Thursday, May 15, 2014

Hard Conversations

That girl to the left is me - age 20 or so. I was sitting on the front campus of Georgia College & State University, already a junior in college, studying to be a journalist.

I wanted to change the world. I wanted to complete my degree in Broadcast Journalism and travel the world, exposing injustice and highlighting life's little miracles.

I'm 41 now, a whole other lifetime later - and I still want to change the world, at least my little corner of the world. Try as I might, I can't quite seem to walk away from exposing my community's injustices and little miracles.

I did achieve that journalist's dream, and later I transitioned to work in nonprofits. At 39, I was able to mix two worlds I loved - art + nonprofit. As many of you know, I am the Director of Sales & Marketing for the Tubman African American Museum.

Aside from that title, I am still just a girl who wants to make a difference. I am incredibly lucky that I get to not only make an impact on my community, I get paid to do it. 

Unfortunately, I find myself backed into a corner. My museum was hit with some very hard information and it could potentially cause serious problems.

We've seen it time and time again - government and corporate spending/donations dwindling away. I understand that. You can't work in nonprofit as long as I have and not fall victim to this. I've also experienced life unemployed - both are absolute dark times, for certain. 

My museum just found out that the Mayor has proposed cutting all money to the museum. That means $250,000 would be eliminated in about 6 weeks. That's 40% of our operating budget. (that's what helps keep the doors open.) Let me repeat - this decision will be voted on in 6 weeks. As wonderful as we are, we are 99.9% not likely to raise a quarter of million dollars in just 6 weeks.... unless our commissioners vote in favor of reinstating this money.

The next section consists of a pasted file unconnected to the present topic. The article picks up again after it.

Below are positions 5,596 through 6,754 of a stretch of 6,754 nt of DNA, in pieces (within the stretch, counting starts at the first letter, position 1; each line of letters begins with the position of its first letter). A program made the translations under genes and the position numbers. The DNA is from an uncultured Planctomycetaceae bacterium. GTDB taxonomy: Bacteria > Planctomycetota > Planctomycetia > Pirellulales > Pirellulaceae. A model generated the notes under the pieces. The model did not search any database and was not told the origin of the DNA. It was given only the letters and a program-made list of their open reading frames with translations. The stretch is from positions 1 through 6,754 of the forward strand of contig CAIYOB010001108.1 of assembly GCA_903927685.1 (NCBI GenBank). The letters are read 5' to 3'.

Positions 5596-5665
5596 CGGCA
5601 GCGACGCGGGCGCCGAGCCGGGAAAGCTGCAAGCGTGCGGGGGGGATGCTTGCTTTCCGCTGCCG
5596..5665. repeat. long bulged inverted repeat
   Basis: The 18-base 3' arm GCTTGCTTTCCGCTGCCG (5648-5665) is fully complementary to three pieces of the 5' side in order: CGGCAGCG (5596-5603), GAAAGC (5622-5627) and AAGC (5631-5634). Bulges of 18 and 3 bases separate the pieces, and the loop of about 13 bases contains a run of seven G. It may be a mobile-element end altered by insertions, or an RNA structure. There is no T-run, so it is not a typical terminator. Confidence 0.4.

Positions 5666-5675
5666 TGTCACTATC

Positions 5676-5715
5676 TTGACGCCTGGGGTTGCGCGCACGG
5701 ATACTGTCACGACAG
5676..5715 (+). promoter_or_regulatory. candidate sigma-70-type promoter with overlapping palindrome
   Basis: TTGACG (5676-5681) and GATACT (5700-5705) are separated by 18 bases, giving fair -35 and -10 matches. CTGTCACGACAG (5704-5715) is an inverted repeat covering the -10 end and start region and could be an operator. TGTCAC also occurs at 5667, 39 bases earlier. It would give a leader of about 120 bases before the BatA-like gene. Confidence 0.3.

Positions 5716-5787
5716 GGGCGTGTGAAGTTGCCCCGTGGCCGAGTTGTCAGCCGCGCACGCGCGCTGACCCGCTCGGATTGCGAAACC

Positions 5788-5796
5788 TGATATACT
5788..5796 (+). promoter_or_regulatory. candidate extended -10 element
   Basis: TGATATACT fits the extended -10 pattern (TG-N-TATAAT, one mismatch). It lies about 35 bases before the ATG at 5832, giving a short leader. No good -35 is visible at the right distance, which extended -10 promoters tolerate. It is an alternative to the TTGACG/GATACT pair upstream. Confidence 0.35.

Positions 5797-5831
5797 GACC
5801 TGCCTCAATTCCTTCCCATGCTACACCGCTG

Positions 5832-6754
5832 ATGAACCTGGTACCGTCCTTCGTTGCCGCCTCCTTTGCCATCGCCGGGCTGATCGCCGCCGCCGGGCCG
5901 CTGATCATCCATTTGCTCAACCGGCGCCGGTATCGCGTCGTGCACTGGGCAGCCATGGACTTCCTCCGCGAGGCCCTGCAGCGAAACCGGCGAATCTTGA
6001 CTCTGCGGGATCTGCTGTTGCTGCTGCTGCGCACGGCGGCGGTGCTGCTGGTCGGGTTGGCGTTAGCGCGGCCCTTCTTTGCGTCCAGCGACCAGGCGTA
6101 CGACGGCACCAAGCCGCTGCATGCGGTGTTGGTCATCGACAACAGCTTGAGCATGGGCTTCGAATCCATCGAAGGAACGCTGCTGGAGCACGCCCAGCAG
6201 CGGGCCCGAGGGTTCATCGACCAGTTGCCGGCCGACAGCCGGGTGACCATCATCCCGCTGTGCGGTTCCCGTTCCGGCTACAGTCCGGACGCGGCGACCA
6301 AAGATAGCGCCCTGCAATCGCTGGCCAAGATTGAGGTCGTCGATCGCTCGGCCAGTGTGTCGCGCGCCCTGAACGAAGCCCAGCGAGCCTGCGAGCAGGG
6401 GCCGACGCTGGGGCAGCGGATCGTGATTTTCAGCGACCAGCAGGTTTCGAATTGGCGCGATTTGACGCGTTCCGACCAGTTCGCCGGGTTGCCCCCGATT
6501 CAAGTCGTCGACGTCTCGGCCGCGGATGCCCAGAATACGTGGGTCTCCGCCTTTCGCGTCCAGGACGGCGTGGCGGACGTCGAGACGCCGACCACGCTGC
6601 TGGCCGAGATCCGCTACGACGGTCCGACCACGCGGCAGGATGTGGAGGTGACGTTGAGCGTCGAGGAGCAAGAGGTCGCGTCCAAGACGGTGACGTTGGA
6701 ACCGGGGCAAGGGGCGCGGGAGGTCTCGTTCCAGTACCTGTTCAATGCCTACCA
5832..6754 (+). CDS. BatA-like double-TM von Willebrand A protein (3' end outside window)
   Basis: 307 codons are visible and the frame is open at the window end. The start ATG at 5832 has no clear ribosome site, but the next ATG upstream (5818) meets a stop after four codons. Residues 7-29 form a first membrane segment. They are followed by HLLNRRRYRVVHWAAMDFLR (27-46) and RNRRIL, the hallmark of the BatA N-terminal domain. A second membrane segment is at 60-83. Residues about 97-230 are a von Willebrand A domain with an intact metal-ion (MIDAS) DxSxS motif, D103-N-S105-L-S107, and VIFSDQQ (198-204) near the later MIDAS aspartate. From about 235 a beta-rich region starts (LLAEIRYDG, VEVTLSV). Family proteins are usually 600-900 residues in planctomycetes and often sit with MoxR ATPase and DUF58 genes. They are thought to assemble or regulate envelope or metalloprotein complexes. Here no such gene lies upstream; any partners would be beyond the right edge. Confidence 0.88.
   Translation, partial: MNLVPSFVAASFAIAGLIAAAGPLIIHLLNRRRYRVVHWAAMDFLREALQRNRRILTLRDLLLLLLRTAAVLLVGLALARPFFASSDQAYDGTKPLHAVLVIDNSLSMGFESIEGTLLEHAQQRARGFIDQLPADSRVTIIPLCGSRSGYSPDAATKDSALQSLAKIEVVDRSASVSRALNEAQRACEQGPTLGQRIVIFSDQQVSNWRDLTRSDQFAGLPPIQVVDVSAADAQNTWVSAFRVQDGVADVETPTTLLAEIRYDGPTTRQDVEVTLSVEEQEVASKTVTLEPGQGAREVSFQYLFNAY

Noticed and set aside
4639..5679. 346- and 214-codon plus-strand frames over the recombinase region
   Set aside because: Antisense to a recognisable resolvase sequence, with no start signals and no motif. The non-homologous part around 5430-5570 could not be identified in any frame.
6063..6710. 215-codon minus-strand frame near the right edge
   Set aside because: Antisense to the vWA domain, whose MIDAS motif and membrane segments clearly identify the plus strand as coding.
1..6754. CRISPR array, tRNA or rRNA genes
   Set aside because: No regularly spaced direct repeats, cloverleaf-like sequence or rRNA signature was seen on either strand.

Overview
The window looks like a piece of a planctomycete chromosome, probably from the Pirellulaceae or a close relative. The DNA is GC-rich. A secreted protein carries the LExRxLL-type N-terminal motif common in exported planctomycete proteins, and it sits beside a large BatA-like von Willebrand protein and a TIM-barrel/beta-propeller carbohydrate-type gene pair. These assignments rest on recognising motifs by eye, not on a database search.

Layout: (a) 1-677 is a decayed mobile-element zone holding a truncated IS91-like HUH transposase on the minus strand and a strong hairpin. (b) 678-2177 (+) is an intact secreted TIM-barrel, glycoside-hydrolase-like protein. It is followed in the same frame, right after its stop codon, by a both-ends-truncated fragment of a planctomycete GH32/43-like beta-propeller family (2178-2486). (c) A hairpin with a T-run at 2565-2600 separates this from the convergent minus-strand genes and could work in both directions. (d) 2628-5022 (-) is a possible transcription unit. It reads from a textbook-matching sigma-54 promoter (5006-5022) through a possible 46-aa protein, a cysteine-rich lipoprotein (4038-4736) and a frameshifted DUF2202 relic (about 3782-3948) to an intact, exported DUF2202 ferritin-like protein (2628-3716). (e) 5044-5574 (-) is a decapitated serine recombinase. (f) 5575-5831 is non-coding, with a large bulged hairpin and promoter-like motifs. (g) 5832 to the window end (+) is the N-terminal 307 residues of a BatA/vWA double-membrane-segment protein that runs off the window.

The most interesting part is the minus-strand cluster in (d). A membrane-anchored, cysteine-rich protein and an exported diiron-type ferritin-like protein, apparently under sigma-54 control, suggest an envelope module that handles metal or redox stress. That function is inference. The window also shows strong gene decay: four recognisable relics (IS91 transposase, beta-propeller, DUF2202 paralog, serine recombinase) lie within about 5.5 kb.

Not only is it terrifying for me personally - it's terrible for our community. It's such a short sighted move. I'll tell you why - this community NEEDS the museum to not only contribute to the quality of life, but there is a definite need to promote the art, history and culture of the African American community.

How many African American museums can you name? How many serve as broad an audience as we do? How many are located in the thick of where the Civil War - Civil Rights - Integration - and a whole slew of activities took place? If we don't tell the story... who will? 

So many people do not value the arts, and it all goes back to education and exposure. I can assure you, if you took music, art, theater, dance, and a list of other amazing activities, there would be absolutely no reason to live. When I say music - I mean even the music you listen to on the radio. When I say art, I even mean the clothes you wear, to the jewelry you buy, to the very design of your car. When I say theater - I mean the movies you watch, the tv shows you are addicted to, and when I say dance - I mean the most exhilarating movement you can possibly use to express. Of course I mean the classics (art/live theater/orchestra/etc,) but I want to drive home that message that you are SURROUNDED by art. It's all a part of the creative process, and if my museum does not survive this, a piece of that creative process dies.